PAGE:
Data from three studies cause the authors to conclude that - for a significant proportion of students with learning disabilities - enhanced educational opportunities provided in the general education setting do not produce desired achievement outcomes.
Special education for students with learning disabilities has had a relatively short, but always controversial, history. Before the 1960s, few public schools concerned themselves with students who, despite normal intellectual abilities and opportunities to learn, had significant problems with school achievement and manifested other behavioral symptoms (e.g., hyperactivity, distractibility, perceptual problems) that have come to be associated with learning disabilities. When programs for these students were started in public schools (e.g., the demonstration project in Syracuse, New York, directed by William Cruickshank and his colleagues(1)), they reflected the traditional service-delivery model of the times - the self-contained special education classroom. Until the passage in 1975 of P.L. 94-142, the Education for All Handicapped Children Act (EHA), few states recognized learning disabilities as a handicapping condition that required the provision of special education services.
But EHA changed all that. With a mandate to serve and with federal guidelines for diagnosis, publicly funded special education programs for students with learning disabilities became commonplace; the number of students classified as learning disabled (LD) and provided with special education services in public schools rose from 797,212 in 1976-77 to 2,214,326 in 1991-92.(2)
With this increase in the LD population came a shift away from the self-contained class as the preferred model of service delivery; most students with learning disabilities received their special education services in part-time special education settings, usually resource rooms. Data from the U.S. Department of Education's annual reports to Congress illustrate this trend. In the 1984-85 school year, 15% of LD students received the majority of their education in regular classes and received special education and related services for less than a quarter of the school day. In the 1988-89 school year, the percentage of LD students served in this way was up to 19.6%, and in 1990-91, up again to 22.5%.(3)
The movement away from self-contained special education placements was strongly advocated by Lloyd Dunn in his 1968 critique of special education.(4) Dunn's call for the elimination of special classes and schools for students with mild learning problems was grounded in the evidence provided by James Coleman and others that academically disadvantaged African American children in racially segregated schools made less progress than those of comparable ability in integrated schools.(5) Dunn called for more integrated service-delivery models for students with disabilities, as well, and envisioned pull-out, remedial resource rooms, staffed by special education teachers, as the way to provide "a better education" for children with learning problems.(6)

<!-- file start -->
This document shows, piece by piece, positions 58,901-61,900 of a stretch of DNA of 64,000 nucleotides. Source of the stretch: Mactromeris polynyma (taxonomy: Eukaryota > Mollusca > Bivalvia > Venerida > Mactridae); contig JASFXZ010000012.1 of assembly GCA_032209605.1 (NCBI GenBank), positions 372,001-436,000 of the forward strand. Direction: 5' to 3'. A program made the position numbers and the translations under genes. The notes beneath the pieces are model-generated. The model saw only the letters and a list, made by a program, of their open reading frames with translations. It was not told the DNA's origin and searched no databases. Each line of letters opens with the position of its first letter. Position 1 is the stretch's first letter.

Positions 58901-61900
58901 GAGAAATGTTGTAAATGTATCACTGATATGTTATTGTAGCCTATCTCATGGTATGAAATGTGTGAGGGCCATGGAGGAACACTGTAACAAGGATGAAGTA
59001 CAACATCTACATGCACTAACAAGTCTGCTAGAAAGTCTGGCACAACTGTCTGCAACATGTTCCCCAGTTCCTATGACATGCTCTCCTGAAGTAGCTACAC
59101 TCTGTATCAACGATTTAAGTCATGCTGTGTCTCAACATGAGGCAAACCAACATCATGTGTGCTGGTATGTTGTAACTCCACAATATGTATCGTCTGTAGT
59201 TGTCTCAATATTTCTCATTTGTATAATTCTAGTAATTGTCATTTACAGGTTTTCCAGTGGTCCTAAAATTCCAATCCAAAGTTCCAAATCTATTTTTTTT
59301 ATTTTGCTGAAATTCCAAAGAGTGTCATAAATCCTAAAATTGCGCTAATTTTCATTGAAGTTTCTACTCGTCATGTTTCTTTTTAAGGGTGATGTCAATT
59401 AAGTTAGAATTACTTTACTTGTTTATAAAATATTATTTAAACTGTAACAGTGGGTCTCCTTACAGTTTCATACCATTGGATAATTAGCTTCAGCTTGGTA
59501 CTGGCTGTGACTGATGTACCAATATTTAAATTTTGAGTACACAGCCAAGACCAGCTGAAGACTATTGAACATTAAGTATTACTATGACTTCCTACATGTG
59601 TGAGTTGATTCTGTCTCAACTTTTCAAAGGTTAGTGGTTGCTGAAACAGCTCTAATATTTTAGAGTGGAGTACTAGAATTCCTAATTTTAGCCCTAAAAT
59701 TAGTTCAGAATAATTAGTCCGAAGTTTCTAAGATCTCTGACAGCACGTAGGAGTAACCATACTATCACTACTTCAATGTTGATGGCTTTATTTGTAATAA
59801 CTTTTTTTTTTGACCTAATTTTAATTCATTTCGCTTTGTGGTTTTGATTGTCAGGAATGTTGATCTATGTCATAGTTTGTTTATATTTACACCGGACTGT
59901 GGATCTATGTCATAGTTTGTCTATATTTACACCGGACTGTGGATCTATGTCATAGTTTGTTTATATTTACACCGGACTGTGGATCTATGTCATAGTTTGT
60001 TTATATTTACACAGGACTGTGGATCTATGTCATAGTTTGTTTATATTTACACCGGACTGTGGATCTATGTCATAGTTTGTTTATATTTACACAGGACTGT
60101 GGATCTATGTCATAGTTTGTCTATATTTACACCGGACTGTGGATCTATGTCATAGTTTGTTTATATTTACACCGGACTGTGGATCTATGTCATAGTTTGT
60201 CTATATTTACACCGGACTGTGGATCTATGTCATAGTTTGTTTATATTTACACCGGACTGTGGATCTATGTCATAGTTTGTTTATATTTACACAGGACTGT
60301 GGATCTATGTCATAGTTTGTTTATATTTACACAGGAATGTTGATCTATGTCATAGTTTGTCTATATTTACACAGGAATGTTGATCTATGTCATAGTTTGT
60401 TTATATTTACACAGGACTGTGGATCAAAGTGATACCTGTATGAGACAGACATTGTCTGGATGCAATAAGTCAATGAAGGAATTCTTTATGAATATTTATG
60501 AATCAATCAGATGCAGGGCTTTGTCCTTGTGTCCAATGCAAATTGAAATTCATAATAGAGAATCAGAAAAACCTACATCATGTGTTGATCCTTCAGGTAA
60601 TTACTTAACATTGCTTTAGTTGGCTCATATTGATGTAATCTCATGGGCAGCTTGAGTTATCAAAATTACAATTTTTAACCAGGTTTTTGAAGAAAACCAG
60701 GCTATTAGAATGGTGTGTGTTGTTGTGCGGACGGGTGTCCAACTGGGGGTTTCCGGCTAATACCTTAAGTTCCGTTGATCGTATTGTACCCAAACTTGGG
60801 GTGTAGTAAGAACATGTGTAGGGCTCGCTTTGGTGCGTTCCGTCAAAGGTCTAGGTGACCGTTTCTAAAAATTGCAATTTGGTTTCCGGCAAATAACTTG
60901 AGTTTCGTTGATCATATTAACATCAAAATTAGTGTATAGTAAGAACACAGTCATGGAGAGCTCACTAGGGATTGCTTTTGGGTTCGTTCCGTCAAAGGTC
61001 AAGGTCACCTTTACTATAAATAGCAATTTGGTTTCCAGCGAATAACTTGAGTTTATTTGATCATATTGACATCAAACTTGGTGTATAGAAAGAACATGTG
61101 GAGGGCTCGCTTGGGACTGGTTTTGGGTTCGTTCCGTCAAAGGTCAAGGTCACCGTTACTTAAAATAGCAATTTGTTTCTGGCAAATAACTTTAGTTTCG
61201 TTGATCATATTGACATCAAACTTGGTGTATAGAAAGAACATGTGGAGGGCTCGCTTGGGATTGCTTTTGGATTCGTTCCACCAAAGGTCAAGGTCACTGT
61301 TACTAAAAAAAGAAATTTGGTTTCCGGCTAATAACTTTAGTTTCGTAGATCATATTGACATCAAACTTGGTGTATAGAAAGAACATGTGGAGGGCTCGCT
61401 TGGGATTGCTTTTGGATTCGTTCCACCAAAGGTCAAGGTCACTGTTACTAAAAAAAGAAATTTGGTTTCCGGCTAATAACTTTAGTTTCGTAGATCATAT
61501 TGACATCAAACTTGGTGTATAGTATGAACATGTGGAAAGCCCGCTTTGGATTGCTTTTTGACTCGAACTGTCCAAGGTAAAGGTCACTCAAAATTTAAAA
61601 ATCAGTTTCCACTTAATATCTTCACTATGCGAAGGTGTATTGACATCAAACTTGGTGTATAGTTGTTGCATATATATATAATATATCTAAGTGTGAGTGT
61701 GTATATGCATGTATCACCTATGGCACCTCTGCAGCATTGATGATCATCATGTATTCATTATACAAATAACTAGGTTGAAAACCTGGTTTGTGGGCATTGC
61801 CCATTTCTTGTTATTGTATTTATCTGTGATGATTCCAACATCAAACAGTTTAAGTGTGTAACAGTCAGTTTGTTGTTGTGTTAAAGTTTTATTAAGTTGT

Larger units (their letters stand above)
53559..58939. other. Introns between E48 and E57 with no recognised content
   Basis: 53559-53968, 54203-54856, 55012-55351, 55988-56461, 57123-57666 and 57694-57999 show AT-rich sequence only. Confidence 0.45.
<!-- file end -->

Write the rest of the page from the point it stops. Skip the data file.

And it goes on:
Eighteen years later, these very pullout services were themselves subject to criticism. "Although well-intentioned, this so-called 'pull-out' approach to the educational difficulties of students with learning problems has failed in many instances to meet the educational needs of these students," wrote Madeline Will, then assistant secretary of education and head of the Office of Special Education Programs.(7) Will and others called for even more fully integrated educational experiences to enable children with learning problems to achieve "improved educational outcomes" and "academic growth."(8)
Even before Will's call for a change in the delivery of special education services, essays on the failure of special education had begun to proliferate, and the theme was constant: pull-out special education was not working; fundamental changes in the delivery model for special education were needed to increase the academic accomplishments of students with learning disabilities. …